MCA: Logic defying that DAP is intolerable to constructive criticism upon assuming federal office

WITH 40 Parliamentary seats, DAP has the highest number of MPs in the ruling coalition. Now that DAP holds executive power, MCA urges DAP to not lose sight of its roots as political parties are reliant on the trust and mandate delivered by voters.

DAP’s 40 MPs ought to stand with the rakyat and voice out on various issues confronting the public. For example, they should lend their views on the number of new taxes that will take effect commencing January which will heave further pressure on the rakyat’s lives.

These include the 8% SST (sales and services tax) which will be slapped on traditional and complementary medicine services from March 2024.

Other issues which incur public concern include changes in the Dual Language Programme (DLP) whereby schools which have conducted Mathematics and Science in English are now compelled to open one class for these two subjects to be taught in the Malay language despite the pupils having studied both subjects in English.

Another pressing issue which DAP is not expected to maintain elegant silence on but to speak up on is the shortage of teachers in vernacular schools.

Yet DAP even dares to expect MCA to remain quiet? During Barisan Nasional’s (BN) era, whenever major issues emerged, MCA remained steadfast to our duty to resolve such issues within the system before or upon receiving public feedback.

Presently, although MCA has only two MPs in Parliament including myself, we continue to voice out in the Dewan Rakyat for the masses irrespective of race. Why should we want to seal our lips?

Does DAP feel threatened by our constructive criticism and feedback for the rakyat and nation?

Observing DAP from another angle – ie when DAP was in the opposition – they attempted to whip up race rhetoric by displaying their “love” for vernacular schools or appearing to champion the rights and interests of ethnic minorities.

Never once did MCA ask DAP to zip their lips because regardless of a party’s political affiliation, MPs are elected representatives to represent numerous concerns of the citizens.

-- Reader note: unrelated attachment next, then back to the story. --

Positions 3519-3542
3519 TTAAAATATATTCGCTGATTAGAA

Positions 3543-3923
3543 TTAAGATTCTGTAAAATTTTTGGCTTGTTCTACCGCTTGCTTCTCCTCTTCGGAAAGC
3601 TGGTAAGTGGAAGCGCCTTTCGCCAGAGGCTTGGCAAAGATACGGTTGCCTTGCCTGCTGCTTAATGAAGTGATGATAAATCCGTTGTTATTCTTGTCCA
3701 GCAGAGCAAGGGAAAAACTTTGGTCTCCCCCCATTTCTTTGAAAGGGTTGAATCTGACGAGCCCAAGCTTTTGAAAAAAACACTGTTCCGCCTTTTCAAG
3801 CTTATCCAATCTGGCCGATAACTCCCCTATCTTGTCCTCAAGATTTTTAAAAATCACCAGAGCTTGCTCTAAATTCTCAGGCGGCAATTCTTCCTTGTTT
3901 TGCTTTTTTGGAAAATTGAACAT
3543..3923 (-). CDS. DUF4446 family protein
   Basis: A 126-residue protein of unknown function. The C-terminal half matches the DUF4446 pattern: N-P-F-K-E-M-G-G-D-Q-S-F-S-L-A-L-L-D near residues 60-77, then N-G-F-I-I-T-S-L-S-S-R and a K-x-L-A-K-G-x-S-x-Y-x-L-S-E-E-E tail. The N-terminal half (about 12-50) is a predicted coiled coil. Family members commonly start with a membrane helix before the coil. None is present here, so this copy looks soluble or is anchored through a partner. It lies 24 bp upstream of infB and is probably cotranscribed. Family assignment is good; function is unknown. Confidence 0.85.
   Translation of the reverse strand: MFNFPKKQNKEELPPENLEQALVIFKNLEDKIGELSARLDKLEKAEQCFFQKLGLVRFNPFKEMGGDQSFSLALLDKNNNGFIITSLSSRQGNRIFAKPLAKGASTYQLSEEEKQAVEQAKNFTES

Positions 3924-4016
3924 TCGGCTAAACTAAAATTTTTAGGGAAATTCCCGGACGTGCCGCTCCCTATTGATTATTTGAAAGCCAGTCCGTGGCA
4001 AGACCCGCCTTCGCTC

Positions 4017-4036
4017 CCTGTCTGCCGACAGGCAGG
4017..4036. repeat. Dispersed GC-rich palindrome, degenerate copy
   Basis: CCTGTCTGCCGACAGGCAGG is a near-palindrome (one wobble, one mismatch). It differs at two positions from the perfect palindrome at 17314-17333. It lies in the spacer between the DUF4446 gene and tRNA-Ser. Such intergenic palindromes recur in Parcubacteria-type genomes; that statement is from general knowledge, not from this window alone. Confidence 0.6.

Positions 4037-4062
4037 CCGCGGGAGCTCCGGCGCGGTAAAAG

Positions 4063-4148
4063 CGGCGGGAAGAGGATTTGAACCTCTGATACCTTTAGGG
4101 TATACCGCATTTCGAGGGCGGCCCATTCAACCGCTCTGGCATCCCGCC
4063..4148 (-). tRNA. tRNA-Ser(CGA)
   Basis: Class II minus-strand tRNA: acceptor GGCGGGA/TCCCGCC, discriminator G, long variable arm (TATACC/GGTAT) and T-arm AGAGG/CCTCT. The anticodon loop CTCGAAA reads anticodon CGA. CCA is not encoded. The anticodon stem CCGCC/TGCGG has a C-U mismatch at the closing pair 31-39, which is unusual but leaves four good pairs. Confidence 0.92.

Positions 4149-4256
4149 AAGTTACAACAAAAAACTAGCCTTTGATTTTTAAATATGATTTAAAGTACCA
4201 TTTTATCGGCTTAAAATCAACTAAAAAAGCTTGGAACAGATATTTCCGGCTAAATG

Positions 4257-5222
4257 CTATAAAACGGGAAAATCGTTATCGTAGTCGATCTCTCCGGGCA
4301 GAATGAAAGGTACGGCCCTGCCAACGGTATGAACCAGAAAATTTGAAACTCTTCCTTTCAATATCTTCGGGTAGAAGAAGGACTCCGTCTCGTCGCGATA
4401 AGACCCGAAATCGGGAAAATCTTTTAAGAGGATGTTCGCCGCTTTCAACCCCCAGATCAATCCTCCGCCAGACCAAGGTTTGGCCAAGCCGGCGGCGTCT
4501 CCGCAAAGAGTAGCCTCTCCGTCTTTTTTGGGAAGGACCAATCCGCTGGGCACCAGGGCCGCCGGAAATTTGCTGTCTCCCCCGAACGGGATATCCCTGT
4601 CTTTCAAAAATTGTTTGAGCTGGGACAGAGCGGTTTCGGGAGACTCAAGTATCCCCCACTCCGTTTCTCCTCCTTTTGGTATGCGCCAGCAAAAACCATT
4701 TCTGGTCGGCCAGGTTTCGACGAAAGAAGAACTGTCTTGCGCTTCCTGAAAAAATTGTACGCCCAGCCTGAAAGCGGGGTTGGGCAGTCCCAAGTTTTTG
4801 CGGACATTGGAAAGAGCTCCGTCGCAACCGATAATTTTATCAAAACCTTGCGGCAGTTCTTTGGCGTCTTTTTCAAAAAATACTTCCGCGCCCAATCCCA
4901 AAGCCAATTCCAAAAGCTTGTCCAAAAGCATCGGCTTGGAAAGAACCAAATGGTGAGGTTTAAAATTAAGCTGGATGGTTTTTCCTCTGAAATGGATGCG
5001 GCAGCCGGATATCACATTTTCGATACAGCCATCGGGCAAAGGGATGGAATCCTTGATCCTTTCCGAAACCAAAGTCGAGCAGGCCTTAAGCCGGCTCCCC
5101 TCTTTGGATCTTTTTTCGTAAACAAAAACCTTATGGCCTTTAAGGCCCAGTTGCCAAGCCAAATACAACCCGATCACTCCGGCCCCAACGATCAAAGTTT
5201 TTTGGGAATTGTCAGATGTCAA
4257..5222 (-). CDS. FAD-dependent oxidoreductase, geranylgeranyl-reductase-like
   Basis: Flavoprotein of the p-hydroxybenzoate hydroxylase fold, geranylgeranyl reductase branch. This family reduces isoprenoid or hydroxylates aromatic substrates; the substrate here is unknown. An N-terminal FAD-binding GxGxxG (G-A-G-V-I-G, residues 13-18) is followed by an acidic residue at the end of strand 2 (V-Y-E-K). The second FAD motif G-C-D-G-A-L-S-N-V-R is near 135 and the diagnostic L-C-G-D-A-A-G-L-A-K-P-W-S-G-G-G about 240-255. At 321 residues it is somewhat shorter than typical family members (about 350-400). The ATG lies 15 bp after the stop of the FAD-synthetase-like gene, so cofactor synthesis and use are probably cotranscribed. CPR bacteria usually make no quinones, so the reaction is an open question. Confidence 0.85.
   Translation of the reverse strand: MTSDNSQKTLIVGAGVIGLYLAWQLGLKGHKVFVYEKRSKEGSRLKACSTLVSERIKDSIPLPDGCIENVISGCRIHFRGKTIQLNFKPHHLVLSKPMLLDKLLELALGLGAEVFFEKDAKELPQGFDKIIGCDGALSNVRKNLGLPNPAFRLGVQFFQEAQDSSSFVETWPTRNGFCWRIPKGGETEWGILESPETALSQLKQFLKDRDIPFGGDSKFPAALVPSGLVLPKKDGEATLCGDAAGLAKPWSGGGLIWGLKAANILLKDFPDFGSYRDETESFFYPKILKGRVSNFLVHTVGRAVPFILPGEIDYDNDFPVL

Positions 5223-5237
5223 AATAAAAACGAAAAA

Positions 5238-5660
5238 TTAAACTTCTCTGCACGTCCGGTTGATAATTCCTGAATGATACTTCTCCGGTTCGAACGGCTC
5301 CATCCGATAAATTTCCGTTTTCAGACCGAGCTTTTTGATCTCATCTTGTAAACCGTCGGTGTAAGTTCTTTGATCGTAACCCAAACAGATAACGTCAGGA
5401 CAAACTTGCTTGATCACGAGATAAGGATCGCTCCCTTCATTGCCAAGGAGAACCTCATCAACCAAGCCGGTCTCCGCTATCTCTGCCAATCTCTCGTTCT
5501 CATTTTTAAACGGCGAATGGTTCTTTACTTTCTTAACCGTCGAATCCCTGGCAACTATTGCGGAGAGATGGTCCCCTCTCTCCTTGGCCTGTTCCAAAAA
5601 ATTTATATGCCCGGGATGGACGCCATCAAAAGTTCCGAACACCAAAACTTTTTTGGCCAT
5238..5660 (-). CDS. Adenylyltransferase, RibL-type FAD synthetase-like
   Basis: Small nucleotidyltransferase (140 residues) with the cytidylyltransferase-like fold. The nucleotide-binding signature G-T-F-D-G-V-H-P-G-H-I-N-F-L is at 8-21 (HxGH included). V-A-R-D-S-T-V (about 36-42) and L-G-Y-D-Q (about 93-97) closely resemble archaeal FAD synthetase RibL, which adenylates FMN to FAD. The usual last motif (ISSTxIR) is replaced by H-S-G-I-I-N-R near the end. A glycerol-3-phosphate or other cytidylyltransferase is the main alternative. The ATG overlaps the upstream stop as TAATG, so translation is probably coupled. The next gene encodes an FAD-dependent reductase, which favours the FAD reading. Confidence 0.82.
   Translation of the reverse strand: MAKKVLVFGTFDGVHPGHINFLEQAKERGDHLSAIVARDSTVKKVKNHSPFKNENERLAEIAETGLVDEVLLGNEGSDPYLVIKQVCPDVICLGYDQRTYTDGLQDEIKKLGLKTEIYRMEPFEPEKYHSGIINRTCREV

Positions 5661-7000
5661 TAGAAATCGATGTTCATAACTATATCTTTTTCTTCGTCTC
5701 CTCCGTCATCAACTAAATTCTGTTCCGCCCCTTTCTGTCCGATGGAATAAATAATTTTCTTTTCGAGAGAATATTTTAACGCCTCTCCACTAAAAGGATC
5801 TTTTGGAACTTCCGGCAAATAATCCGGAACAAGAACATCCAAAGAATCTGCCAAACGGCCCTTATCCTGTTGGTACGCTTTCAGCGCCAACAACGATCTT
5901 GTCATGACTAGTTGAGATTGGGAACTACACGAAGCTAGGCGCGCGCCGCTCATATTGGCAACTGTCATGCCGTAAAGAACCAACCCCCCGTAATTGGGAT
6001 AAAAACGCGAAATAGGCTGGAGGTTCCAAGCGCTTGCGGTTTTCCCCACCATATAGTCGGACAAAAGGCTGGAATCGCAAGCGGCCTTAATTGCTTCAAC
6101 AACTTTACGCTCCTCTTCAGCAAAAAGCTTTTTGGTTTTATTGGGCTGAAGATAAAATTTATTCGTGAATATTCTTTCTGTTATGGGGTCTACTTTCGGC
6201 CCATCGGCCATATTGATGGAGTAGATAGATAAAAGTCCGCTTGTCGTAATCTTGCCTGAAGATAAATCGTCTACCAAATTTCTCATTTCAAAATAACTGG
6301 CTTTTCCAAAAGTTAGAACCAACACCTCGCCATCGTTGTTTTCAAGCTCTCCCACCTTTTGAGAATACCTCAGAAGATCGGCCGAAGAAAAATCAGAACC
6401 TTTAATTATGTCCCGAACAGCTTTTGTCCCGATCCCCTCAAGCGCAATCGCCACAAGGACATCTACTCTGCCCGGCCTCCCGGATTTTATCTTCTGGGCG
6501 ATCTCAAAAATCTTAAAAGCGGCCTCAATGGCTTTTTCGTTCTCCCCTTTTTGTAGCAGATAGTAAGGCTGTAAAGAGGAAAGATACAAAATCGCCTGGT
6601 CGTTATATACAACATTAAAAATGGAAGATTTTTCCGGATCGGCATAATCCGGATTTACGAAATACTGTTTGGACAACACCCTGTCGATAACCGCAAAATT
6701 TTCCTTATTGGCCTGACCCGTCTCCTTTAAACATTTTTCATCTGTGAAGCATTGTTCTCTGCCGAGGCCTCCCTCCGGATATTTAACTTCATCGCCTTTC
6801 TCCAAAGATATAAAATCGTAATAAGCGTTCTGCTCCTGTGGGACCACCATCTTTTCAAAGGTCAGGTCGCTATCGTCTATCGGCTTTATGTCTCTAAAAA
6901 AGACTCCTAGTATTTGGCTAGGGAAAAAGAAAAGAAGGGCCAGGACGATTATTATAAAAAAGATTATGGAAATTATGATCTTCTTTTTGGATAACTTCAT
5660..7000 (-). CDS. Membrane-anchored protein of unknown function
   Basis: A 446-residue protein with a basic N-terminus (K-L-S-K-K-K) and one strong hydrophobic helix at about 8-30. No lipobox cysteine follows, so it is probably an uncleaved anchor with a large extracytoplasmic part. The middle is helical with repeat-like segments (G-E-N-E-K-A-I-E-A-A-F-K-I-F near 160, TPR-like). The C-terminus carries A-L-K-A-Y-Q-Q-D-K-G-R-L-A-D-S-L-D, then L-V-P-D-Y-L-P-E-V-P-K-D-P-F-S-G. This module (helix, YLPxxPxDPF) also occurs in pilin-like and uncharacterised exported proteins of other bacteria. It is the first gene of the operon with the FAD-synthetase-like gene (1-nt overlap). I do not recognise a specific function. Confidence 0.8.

It defies logic as to why DAP under the banner of democracy and upon assuming federal office has become intolerable to constructive criticism.

Is DAP opting to go against the mandate? Wielding power is not a license for arrogance or to distance oneself from voters. As a MP, we must always remember that political power hails from the rakyat.

Therefore, Teresa Kok (vice-chairman and Seputeh MP) and DAP should not allow power to get to their heads just because of their sitting position in Parliament changes. (Editor’s Note: Kok claimed in a recent interview with Utusan Malaysia that MCA is “lost” while taking a swipe at MCA president Datuk Seri Wee Ka Siong for his “constant open criticism” against DAP secretary-general Anthony Loke Siew Fook.)

They need to be reminded that all elected representatives are beholden to the rakyat and must fulfil their responsibilities as expected.

If DAP is unable to deliver such trust and mandate nor stand up for the interests and welfare of the citizens nor repay the public’s support,

Perhaps the time has come for the Rocket to emulate MCA’s practice by taking efforts to resolve matters appropriately and amicably. – Jan 9, 2024


Datuk Seri Dr Wee Jeck Seng is MCA vice-president and MP for Tanjung Piai.

 The views expressed are solely of the author and do not necessarily reflect those of Focus Malaysia.

Main pic credit: The Edge

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